RFC: should CVP always narrow the width of lshr?


In https://reviews.llvm.org/D46760,
Bixia Zheng notes that given the pattern like [1]
  %za = zext i32 %a to i64
  %udiv = udiv i64 %za, <C>
  %urem = urem i64 %za, <C>
  %uadd = add i64 %udiv, %urem
  ret i64 %uadd

the CVP will reduce the width of udiv/urem,
without considerations for the new instructions,
or whether the new width is legal for the target.
That was implemented in https://reviews.llvm.org/D44102

As Sanjay Patel notes in https://reviews.llvm.org/D47113#1106601,

We overlooked these questions in the specific case of div/rem
(D44102) because we assumed that narrower div/rem are always
better for analysis and codegen <cut>

Now, there is a caveat.
If <C> is constant, and is a power-of-two, instcombine
will transform udiv to lshr, and urem to and.
And CVP pass does not narrow the width of those opcodes.
And instcombine won't narrow them either, because the
zext has multiple uses / that would create more instructions,
which is illegal for instcombine.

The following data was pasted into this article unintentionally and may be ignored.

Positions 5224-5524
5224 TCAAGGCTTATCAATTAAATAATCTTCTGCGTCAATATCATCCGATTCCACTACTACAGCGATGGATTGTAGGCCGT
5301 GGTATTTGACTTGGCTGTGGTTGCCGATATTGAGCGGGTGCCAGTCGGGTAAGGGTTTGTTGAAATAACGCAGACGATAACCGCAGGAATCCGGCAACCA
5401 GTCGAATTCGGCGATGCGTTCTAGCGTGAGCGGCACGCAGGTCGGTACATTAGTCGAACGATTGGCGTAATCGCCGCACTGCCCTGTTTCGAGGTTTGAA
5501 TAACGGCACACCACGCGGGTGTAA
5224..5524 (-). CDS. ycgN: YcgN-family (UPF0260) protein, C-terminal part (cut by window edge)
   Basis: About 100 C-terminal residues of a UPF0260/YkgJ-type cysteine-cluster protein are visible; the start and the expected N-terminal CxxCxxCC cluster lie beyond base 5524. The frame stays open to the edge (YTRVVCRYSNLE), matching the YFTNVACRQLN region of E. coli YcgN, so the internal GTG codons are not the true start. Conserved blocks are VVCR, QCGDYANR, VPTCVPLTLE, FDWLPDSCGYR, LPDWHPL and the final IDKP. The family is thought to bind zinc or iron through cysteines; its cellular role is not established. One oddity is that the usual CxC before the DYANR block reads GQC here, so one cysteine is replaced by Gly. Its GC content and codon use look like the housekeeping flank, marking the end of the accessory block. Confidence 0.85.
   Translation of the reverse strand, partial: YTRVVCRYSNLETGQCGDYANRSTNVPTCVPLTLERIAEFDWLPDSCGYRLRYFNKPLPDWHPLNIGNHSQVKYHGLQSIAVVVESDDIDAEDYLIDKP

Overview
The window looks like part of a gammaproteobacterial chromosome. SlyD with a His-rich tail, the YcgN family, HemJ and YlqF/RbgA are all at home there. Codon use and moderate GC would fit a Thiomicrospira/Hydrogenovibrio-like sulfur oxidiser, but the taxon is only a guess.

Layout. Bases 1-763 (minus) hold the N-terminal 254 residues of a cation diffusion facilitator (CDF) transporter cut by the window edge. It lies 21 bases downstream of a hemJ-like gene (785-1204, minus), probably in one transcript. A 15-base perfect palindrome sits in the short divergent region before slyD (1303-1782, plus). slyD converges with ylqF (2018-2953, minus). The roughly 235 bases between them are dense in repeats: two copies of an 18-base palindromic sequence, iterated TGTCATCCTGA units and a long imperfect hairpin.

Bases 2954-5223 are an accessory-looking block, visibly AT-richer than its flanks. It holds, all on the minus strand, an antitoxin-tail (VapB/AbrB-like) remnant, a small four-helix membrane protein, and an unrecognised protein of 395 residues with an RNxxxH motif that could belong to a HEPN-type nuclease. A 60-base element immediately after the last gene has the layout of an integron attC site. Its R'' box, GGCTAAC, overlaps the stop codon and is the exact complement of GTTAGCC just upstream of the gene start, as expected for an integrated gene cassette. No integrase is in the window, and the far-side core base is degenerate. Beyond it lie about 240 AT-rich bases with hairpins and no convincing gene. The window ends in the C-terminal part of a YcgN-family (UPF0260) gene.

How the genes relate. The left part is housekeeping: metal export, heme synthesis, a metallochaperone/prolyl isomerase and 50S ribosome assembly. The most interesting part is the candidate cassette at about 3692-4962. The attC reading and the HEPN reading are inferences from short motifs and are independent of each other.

So [1] may or may not be handled properly...

There are multiple solutions, and more than one
solution can be implemented, i suppose.
1. https://reviews.llvm.org/D46760
    Somehow relax instcombine, to check for this very specific pattern.
    I don't think we want that.
2. Extend aggressive-instcombine to narrow a sequence of arbitrary
    binops (and maybe even more than binops). This is probably
    the most powerful, but i'm not quite sure how it would look..
3. Teach CVP to always narrow the width of lshr.
    As Sanjay Patel notes in https://reviews.llvm.org/D47113#1106601,
    > <cut> but I doubt that we can extend that reasoning to all binops
    > on all targets. This will fight with transforms in instcombine
    > (see canEvaluateSExtd / canEvaluateZExtd).
    But, this is already sufficient to handle the [1].

Thus, as suggested, i'm sending this RFC.
What do people think about "CVP should always narrow lshr" approach?
Or is that likely to be too bad, and some more concrete approach,
like the aggressive-instcombine extension is highly preferable?